[0044]
The object code is downloaded to any valid program memory location or data memory location via the interface by command. In the embodiment, it takes about 100 milliseconds to download a 1 Kbyte object program. By inspecting and modifying the register while single-stepping the program, the user can examine and modify the program code and parameters.
[0045]
The windowed user interface for the emulator 1101 is suitably the same as that of the simulator 1131, allowing a straight transition from simulator-based development to emulator-based development. A mnemonic program code and an equivalent hexadecimal code are displayed on a user-friendly screen. A windowed display for extended precision registers, CPU status and memory locations is provided as appropriate.
[0046]
The first screen option is a primary screen that includes a command line displayed at the top of the screen, the function of special function keys, and four status windows that are individually accessed using the F1 key of a commercial keyboard. Windows include a source code window, an auxiliary display window, a CPU status window, and an extended precision register window. The contents of the window are accessible for user examination and modification.
[0047]
The command is input in MENU mode or LINE mode. In the MENU mode, the menu at the top of the screen allows the user to examine each available option while entering one command. More menus are displayed until all commands are entered. The LINE mode allows the user to input all command expressions.
[0048]
The emulator card 1141 in FIG. 2 appropriately occupies the slot when an IBM PC compatible computer is used as the host computer 1101. The card 1141 is removed and transferred to another PC (a personal computer equivalent in functionality) as necessary, so that emulator portability is obtained. For simulation, a memory map of a controller card 1141 that can include an erasable programmable only memory (EPROM), a static random access memory (SRAM), a dynamic random access memory (DRAM), an on-chip memory and a peripheral device; The designer can be configured to reflect the actual environment of the target system 1043, including privileges. In this way, the card 1141 and the host computer 1101 can simulate peripheral devices that are not on the board 1043 in special development situations.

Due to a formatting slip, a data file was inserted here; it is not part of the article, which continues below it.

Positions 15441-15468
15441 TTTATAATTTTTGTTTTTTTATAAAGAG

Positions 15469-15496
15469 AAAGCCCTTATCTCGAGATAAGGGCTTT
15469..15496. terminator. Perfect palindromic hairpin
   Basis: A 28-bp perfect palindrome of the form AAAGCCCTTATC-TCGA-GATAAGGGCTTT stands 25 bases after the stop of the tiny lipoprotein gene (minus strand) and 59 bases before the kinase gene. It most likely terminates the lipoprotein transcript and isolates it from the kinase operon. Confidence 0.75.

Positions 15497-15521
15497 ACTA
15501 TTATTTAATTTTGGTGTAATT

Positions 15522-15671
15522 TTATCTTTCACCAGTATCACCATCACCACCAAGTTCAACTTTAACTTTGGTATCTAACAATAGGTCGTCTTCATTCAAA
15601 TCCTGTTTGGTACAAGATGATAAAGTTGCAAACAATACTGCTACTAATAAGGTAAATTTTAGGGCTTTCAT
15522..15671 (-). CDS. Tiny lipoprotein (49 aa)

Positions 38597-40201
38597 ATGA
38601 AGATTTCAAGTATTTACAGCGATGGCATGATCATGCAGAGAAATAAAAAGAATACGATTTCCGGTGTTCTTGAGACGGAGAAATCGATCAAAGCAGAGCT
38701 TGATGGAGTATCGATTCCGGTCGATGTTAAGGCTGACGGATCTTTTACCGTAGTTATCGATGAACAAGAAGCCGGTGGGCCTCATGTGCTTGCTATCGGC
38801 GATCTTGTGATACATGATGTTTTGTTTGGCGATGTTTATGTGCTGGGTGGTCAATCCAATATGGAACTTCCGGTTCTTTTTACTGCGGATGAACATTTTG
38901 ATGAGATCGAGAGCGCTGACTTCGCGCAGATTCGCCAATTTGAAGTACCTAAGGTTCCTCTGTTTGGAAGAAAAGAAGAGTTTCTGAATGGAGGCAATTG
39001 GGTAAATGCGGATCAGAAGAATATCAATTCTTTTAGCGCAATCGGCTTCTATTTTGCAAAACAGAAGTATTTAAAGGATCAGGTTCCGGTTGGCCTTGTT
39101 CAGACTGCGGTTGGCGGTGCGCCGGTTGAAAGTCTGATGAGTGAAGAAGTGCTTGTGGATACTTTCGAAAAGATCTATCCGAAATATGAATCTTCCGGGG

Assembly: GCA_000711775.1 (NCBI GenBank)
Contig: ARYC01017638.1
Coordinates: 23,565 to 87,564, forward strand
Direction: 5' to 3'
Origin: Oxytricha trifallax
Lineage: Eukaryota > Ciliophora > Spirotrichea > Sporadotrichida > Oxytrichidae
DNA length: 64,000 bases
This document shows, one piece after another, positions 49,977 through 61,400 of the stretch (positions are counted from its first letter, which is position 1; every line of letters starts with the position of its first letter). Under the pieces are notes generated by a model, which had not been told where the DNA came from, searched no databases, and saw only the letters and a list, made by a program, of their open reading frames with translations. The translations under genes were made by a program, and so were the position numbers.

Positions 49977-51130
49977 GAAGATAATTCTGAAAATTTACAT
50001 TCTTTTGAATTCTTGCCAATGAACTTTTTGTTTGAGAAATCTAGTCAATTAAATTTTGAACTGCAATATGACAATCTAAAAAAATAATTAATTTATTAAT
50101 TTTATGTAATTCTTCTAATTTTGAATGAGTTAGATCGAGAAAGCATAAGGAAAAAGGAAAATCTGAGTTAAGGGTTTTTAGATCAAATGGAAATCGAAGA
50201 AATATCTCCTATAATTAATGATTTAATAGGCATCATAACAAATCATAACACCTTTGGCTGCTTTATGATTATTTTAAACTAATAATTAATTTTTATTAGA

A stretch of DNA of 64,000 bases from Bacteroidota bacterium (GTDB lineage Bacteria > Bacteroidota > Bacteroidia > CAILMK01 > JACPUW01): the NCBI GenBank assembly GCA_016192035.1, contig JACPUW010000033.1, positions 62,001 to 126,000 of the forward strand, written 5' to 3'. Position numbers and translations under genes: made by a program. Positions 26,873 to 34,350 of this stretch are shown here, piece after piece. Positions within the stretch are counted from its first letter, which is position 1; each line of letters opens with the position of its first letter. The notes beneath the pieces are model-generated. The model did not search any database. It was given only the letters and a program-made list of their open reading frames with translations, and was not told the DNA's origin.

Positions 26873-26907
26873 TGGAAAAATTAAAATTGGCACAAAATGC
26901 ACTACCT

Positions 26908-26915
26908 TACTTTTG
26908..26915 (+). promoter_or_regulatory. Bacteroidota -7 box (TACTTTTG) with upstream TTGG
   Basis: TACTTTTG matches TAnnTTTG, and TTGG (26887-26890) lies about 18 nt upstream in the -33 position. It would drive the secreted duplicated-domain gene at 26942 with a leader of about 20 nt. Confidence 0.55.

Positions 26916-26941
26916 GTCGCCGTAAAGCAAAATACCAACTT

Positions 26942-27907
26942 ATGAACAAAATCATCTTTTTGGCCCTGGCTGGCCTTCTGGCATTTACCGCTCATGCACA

[0049]
In one embodiment, a multiprocessing application is emulated by extending line 1103 in sequence between several application boards, maintaining real-time emulation and storing information on each target chip.
[0050]
Development system 1141 operates in two modes: 1) emulation mode and 2) algorithm development and verification mode. In algorithm development / verification mode, the target chip 11 debugs its software at full speed before the target system is complete. To accomplish this, code is downloaded to memory on the board 1043 and executed at full speed through the interface of the application board used in place of the incomplete target system. Suitable application boards include DSP11, 16Kx32 bit full speed (zero wait state) SRAM on the primary bus, two selectable banks of 8Kx32 bit full speed (zero wait state) SRAM on the extended bus, and 512Kx32 bit DRAM. ing. With enough SRAM, the user has real-time emulation capabilities and memory storage flexibility for various algorithms. Real-time memory read / write is enabled by the zero standby state capability in the SRAM.
[0051]
For algorithm development and code verification, the system can perform a single step until a breakpoint is reached. In accordance with the present invention, the application program can continue to execute even after a breakpoint is reached and information is transferred to the trace area. In algorithm verification, the function is verified through data in the algorithm. Burst execution, I / O and other functions can be used.
[0052]